Q What are the merits of coconut flour in gluten-free baking?
Ah, coconut flour! One of the most talked about foods of the last year. This merit on its own usually divides people into two camps: those who are desperate to try it and those who are naturally sceptical, claiming it’s another overpriced and popular food that doesn’t deserve its good press. So what’s the answer?
One of the easiest ways to manage a gluten-free diet is to choose naturally gluten-free foods and coconut flour is one of them. Not only is it great for those who must avoid gluten, it’s also good for people who can eat gluten and aren’t keen on inferior substitutes. In other words, if you cook just one meal for the family and they hate the gluten-free flour you’re currently using, coconut flour might just be your saviour.
So what health benefits can you expect? For starters, paleo-friendly coconut flour has nearly twice the amount of fibre found in wheat bran, it contains protein (albeit only a small amount) and the fat content is rumoured to aid the metabolism. It’s also an alternative to almond flour, which is particularly good for those with nut allergies, or those who prefer a more subtle taste.
However, there are those who are allergic to coconut, so the news isn’t all good. If you suffer from IBS or digestive problems in general, the high fibre content may irritate your gut and you may wish to start with very small amounts (if at all) before deciding whether you can tolerate it. Every year there are new food groups that become fashionable and catch the eye of nutritionists.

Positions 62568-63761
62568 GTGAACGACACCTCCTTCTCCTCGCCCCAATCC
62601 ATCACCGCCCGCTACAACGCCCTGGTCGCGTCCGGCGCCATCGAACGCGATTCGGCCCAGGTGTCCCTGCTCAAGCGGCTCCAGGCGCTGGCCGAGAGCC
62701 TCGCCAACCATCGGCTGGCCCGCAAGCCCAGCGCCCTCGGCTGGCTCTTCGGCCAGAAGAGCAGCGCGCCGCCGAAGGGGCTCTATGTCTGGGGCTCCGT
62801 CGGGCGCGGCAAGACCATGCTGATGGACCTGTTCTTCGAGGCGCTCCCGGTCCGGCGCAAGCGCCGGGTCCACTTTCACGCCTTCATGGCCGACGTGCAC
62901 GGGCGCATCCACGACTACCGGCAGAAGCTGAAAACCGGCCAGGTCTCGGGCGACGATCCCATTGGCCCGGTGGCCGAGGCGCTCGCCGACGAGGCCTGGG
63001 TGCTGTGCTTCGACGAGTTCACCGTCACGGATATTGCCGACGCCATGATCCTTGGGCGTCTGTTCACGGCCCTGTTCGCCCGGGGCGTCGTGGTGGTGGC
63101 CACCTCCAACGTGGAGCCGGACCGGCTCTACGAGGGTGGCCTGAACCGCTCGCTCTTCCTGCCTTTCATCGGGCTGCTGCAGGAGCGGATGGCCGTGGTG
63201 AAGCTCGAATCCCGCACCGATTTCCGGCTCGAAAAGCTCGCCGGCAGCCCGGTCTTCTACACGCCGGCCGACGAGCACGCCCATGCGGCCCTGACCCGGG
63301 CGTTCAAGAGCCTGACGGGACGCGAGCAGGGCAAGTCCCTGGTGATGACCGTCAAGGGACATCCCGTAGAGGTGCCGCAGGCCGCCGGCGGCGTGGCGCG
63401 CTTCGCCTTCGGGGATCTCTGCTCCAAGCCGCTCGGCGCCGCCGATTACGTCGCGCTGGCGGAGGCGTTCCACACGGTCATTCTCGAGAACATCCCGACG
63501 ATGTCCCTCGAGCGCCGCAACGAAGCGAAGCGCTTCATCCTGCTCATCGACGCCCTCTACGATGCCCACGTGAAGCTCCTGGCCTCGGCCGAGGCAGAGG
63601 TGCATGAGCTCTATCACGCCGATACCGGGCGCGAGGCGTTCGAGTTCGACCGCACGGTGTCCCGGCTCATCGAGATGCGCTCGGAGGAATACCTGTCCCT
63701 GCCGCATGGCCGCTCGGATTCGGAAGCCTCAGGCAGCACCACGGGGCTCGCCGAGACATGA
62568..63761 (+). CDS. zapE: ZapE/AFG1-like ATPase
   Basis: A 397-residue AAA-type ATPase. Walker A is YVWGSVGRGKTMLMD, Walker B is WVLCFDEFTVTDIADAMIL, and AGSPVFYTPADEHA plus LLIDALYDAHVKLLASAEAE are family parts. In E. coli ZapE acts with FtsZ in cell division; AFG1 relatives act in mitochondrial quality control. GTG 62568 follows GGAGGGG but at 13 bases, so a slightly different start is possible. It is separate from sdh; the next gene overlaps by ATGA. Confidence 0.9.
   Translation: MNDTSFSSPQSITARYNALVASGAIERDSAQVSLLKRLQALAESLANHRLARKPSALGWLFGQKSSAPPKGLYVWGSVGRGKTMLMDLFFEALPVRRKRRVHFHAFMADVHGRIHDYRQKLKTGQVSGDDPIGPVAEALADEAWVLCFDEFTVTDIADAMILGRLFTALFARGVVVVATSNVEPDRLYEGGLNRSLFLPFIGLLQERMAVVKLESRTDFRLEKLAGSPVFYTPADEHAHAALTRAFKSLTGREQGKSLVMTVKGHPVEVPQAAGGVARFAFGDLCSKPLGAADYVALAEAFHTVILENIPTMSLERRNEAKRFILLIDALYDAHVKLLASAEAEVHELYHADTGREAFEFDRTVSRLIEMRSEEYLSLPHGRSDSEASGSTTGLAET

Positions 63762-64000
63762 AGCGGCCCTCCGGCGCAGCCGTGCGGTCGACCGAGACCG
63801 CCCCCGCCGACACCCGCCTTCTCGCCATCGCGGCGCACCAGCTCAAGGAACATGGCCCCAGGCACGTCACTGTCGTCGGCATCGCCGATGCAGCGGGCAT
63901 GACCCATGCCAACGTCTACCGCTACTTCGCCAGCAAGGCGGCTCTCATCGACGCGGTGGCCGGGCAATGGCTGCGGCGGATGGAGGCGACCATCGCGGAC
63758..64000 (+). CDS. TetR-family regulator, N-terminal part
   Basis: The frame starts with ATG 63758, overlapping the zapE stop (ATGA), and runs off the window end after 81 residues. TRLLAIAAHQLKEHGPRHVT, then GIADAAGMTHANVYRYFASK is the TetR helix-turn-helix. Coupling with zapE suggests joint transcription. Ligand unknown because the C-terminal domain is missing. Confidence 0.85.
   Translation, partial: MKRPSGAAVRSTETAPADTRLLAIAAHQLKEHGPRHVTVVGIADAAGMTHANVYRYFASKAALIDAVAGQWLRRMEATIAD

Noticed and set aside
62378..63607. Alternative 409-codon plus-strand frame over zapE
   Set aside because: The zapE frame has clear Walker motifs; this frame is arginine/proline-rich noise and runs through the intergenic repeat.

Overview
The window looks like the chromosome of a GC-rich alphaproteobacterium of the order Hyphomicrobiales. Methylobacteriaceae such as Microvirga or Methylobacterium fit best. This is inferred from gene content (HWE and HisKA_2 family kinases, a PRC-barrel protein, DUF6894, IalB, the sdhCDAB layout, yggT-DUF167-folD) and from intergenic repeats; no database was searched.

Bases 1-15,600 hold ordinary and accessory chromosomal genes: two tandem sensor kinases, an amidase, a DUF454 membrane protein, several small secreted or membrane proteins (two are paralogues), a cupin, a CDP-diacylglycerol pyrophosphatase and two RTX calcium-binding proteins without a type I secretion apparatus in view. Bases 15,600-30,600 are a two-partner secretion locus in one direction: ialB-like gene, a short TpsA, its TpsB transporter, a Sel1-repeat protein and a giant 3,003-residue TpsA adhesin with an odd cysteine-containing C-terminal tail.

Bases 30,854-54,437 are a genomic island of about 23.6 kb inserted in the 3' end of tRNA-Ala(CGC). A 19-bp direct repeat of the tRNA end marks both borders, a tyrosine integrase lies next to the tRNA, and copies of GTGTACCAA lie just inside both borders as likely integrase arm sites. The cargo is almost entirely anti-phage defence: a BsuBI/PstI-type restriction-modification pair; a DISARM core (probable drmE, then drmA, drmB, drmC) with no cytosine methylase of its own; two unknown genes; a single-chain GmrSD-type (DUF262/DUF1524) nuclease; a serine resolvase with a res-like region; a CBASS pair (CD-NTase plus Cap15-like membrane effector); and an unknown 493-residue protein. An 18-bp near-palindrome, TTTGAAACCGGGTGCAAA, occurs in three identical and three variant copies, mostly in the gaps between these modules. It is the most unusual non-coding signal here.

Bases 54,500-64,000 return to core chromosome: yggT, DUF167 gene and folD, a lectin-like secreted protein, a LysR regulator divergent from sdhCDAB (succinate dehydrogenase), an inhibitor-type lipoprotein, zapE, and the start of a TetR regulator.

But make sure you eat foods because you feel better for eating them and, perhaps more importantly, because you like the taste. It’s amazing how many people think healthy food should taste bad! What you put on your plate should benefit you nutritionally and mentally, otherwise the good you get from eating will be sabotaged by your desire to have something you really like, and there’s nothing worse than spending money on an expensive superfood only to find it staring at you from the cupboard six months later.
About our expert: Ali Walsh was diagnosed with coeliac disease nearly 20 years ago, at a time when free-from food was scarce. She started her own cake business because there was a lack of fresh gluten-free cake on offer. Ali feels if you can’t eat a particular food, you shouldn’t feel deprived, and has created recipes so delectable that even people without dietary requirements clamour for her bakes. A regular on BBC radio, Ali often advises on managing diets. www.thebristolbakehouse.com.